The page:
Simple tips for thriving chicks
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Bringing home a batch of baby chicks is always fun. Even the most experienced backyard chicken owners can’t help grinning from ear to ear when picking up those little peeping balls of fluff. This article will cover how to care for baby chicks so they live long, happy, and productive lives.
Home Sweet Home
Your chicks will call their brooder “home” until they’ve lost their baby down and are fully feathered. Brooders can be anything form a cardboard box, a pet carrier, or even a livestock water tank. Anything that keeps your chicks in a safe, controlled environment will do just fine.
Chicks grow fast! The brooder should be about 1.5 sq. ft. per chick so they don’t outgrow it before moving outside around the 6-8 week mark. Cover the floor with pine shavings or Koop Clean and change it regularly. That’s the #1 way to keep your chicks safe from any nasty illnesses.
Chicks Like it Warm
Baby chicks need heat to thrive. The temperature should be around 90-95 degrees the first week your chicks are home, reduced about 5 degrees every week until they’re feathered. An easy way to do this is to hang a heat lamp over the brooder and raise it a few inches each week. Their behavior will tell you how they feel. Cold chicks will huddle together under the lamp, while hot chicks will spread out far away from the lamp. Chicks that are just right will move around happily.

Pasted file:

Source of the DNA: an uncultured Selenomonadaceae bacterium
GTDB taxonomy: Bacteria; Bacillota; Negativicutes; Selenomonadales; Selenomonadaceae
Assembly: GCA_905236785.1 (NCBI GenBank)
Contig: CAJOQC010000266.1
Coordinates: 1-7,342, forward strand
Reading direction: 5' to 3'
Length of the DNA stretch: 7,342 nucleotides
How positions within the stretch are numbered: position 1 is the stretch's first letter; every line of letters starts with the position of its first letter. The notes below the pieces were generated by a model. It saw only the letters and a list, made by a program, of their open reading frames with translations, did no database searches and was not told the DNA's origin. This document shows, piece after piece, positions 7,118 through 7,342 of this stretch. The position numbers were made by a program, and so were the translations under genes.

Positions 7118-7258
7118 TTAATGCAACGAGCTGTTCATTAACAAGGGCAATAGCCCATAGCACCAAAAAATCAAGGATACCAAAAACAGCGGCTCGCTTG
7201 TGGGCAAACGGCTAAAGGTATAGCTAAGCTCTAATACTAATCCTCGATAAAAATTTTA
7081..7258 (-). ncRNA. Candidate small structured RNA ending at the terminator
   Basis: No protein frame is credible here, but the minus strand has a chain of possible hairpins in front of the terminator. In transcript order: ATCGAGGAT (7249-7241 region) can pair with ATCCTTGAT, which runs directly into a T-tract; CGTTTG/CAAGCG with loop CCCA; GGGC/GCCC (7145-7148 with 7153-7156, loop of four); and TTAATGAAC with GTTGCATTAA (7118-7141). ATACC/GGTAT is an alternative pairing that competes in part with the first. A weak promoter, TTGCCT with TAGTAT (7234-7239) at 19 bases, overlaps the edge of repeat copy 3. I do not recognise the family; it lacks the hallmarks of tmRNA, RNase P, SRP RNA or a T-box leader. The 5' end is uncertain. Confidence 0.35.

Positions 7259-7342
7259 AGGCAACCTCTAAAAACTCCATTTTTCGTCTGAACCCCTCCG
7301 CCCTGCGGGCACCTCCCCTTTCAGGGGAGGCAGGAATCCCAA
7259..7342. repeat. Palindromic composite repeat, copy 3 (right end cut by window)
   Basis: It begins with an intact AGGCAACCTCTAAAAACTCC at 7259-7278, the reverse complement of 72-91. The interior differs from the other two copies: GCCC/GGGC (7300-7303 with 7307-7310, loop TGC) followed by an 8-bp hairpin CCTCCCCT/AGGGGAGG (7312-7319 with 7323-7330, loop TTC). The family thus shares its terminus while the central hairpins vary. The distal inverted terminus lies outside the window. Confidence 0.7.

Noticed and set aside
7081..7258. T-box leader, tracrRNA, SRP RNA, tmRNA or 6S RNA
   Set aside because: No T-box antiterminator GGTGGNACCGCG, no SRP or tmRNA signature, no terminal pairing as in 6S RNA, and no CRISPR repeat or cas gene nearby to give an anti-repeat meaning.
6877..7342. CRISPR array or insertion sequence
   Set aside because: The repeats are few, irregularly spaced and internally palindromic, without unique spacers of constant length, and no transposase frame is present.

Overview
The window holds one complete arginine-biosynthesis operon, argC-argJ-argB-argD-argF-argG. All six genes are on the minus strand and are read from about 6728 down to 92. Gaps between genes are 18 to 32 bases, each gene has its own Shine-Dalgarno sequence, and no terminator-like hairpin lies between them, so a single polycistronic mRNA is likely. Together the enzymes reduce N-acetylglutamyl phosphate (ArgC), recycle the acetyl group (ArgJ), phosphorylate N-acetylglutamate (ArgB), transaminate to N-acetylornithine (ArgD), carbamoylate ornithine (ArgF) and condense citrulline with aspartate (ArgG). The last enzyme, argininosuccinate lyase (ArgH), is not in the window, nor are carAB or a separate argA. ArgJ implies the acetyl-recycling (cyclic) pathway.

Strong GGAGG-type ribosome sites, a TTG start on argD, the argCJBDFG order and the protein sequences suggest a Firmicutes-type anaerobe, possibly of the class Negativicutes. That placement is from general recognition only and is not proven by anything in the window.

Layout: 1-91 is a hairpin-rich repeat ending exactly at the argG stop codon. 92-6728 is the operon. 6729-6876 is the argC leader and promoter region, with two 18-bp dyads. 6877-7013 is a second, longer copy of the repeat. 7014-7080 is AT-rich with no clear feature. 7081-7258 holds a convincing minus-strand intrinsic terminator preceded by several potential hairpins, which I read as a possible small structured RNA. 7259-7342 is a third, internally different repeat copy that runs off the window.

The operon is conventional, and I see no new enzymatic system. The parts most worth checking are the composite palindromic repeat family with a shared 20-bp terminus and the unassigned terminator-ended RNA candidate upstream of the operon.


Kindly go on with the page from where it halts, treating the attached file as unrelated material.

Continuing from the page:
Always have clean water for your chicks. You can use a shallow bowl, or a small bowl with marbles added to the bottom. You don’t want your chicks to fall in and drown! Plastic watering bowls are great too because you can just pop them in the dishwasher if they get gross.
The Need for Feed
Boy, can chicks eat! Give them a quality mash like Ace Hi or Kelley’s Chick Starter and they’ll gobble it right up. Chicks start scratching for food pretty early in life, so it’s good to raise their food dish off the floor so they don’t fling food everywhere!
That’s pretty much it. Raising chicks is easy, they just fall into a routine of eat, play, sleep, repeat! Doesn’t that sound nice?